excerpt from 'Miles To Go: The Lost Years: An Intimate Memoir of Life on the Road with Miles Davis' pp. 42 (173 words)

excerpt from 'Miles To Go: The Lost Years: An Intimate Memoir of Life on the Road with Miles Davis' pp. 42 (173 words)

part of

Miles To Go: The Lost Years: An Intimate Memoir of Life on the Road with Miles Davis

original language

urn:iso:std:iso:639:ed-3:eng

in pages

42

62

type

text excerpt

encoded value

When I was hanging out with Miles in his New York brownstone the conversation would inevitably come around to Hendrix, and he often said that the only regret in his life was not playing with Jimi.

While on one level Miles viewed Jimi as a rival--since Jimi was wildly successful with the rock and roll audience that Miles craved--he also flipped over Jimi's music. It became a running joke that if you played a Hendrix tape for Miles, that would be the last you'd see of it. When I found to my astonishment that he'd never heard 'Electric Ladyland', I made a copy of it for him, and stuck on "1983, A Merman I Shall Be." Miles loved it--the deep spatial groove, the underwater sound, the guitar so evocative, the death wish so apparent. He played that tape for weeks.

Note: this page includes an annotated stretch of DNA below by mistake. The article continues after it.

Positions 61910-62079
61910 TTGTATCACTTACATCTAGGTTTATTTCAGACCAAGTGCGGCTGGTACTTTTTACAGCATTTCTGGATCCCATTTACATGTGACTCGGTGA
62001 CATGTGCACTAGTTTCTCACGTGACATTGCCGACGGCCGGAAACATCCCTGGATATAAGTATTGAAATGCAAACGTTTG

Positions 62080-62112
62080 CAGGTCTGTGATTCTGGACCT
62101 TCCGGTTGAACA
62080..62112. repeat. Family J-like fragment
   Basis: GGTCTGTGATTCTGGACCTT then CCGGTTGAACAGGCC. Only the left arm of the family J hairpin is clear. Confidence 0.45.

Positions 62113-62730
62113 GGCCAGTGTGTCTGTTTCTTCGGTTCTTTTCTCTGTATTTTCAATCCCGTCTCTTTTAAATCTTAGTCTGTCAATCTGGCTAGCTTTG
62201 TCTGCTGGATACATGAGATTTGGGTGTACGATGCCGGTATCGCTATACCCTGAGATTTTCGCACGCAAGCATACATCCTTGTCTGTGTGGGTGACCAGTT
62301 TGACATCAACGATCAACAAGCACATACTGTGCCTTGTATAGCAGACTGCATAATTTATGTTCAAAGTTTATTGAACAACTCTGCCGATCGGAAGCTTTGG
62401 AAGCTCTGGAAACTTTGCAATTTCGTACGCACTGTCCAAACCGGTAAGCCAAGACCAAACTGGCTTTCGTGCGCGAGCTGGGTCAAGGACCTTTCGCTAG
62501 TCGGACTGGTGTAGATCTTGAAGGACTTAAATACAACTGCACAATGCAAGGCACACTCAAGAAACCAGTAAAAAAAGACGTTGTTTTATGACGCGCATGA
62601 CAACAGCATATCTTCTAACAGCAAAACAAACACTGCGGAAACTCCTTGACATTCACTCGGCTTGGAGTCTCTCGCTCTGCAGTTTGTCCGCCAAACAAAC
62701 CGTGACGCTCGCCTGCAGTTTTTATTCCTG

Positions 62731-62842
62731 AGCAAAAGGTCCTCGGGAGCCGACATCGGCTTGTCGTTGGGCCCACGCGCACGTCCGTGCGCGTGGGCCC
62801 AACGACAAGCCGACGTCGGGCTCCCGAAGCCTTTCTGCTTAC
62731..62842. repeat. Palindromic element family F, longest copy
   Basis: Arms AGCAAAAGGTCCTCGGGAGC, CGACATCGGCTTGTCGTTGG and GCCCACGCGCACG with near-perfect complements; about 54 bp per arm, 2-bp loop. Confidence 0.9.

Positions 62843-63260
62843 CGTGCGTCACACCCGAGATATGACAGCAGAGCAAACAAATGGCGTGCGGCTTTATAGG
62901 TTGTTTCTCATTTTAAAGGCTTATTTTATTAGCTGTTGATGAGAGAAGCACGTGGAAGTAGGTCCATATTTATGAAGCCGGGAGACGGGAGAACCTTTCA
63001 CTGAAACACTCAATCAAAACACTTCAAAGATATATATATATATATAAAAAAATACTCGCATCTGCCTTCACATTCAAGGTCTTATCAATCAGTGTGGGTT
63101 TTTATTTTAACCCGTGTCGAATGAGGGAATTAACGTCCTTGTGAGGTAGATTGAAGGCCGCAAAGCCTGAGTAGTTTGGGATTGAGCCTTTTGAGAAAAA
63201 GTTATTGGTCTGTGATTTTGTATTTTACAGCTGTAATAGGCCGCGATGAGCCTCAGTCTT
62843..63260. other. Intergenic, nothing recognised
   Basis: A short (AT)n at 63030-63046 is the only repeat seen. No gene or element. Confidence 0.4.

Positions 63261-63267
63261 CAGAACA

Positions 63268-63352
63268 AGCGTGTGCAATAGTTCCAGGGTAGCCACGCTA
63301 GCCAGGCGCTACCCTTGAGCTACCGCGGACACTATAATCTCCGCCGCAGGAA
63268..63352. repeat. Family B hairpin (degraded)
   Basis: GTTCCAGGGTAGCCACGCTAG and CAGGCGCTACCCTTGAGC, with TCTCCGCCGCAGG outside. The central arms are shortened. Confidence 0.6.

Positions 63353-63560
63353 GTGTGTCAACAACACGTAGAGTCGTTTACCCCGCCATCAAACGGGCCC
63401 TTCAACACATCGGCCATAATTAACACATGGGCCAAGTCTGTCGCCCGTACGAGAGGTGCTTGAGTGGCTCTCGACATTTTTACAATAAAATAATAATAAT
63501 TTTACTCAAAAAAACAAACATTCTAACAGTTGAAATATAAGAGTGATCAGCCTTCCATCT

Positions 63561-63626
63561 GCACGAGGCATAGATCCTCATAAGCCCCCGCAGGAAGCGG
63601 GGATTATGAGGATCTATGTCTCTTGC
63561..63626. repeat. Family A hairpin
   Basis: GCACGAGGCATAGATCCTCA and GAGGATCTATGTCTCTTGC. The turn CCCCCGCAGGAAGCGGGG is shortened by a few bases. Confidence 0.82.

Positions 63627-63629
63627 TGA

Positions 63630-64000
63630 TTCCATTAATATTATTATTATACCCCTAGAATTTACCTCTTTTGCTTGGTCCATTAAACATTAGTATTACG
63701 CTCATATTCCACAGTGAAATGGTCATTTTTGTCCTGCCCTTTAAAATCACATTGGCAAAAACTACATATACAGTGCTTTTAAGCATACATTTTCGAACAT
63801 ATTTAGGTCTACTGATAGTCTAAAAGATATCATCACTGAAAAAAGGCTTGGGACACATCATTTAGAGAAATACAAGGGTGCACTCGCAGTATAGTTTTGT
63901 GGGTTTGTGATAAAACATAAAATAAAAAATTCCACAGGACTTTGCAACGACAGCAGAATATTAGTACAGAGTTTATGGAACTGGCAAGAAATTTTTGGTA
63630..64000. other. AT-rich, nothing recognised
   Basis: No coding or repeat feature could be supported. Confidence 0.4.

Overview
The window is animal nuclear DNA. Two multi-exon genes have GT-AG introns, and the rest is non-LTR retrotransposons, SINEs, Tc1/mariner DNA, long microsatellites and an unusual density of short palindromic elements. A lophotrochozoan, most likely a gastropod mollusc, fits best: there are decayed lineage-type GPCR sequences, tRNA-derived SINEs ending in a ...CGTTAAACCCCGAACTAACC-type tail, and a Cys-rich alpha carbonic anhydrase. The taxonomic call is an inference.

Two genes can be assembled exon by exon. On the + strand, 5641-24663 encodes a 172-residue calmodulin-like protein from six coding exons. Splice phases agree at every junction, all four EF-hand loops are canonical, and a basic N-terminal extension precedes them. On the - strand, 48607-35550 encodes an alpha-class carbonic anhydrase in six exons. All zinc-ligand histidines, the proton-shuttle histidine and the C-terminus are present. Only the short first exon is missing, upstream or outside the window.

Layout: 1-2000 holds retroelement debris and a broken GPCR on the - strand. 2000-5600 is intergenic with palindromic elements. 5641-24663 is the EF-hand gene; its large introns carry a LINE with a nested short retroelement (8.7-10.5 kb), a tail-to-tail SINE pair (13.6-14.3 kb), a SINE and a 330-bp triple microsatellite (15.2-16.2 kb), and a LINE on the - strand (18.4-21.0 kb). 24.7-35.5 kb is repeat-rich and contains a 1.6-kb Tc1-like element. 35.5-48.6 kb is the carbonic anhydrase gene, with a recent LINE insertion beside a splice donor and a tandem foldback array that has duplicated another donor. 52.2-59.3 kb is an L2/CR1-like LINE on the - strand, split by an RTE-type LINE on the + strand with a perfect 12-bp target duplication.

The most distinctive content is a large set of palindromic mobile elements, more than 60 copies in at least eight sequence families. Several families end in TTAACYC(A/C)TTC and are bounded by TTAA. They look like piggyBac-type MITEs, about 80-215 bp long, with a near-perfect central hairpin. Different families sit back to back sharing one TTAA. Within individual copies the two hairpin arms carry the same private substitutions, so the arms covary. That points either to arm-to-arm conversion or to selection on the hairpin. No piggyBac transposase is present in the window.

We got to the point where I started demonstrating to Miles on the guitar some of the things Jimi had done, such as the little two-note country licks featured on "The Wind Cries Mary."

appears in search results as

excerpt from 'Miles To Go: The Lost Years: An Intimate Memoir of Life on the Road with Miles Davis' pp. 42 (173 words)

excerpt from 'Miles To Go: The Lost Years: An Intimate Memoir of Life on the Road with Miles Davis' pp. 62 (173 words)

1430385136697:

reported in source

1430385136697

documented in
Page data computed in 376 ms with 1,634,672 bytes allocated and 35 SPARQL queries executed.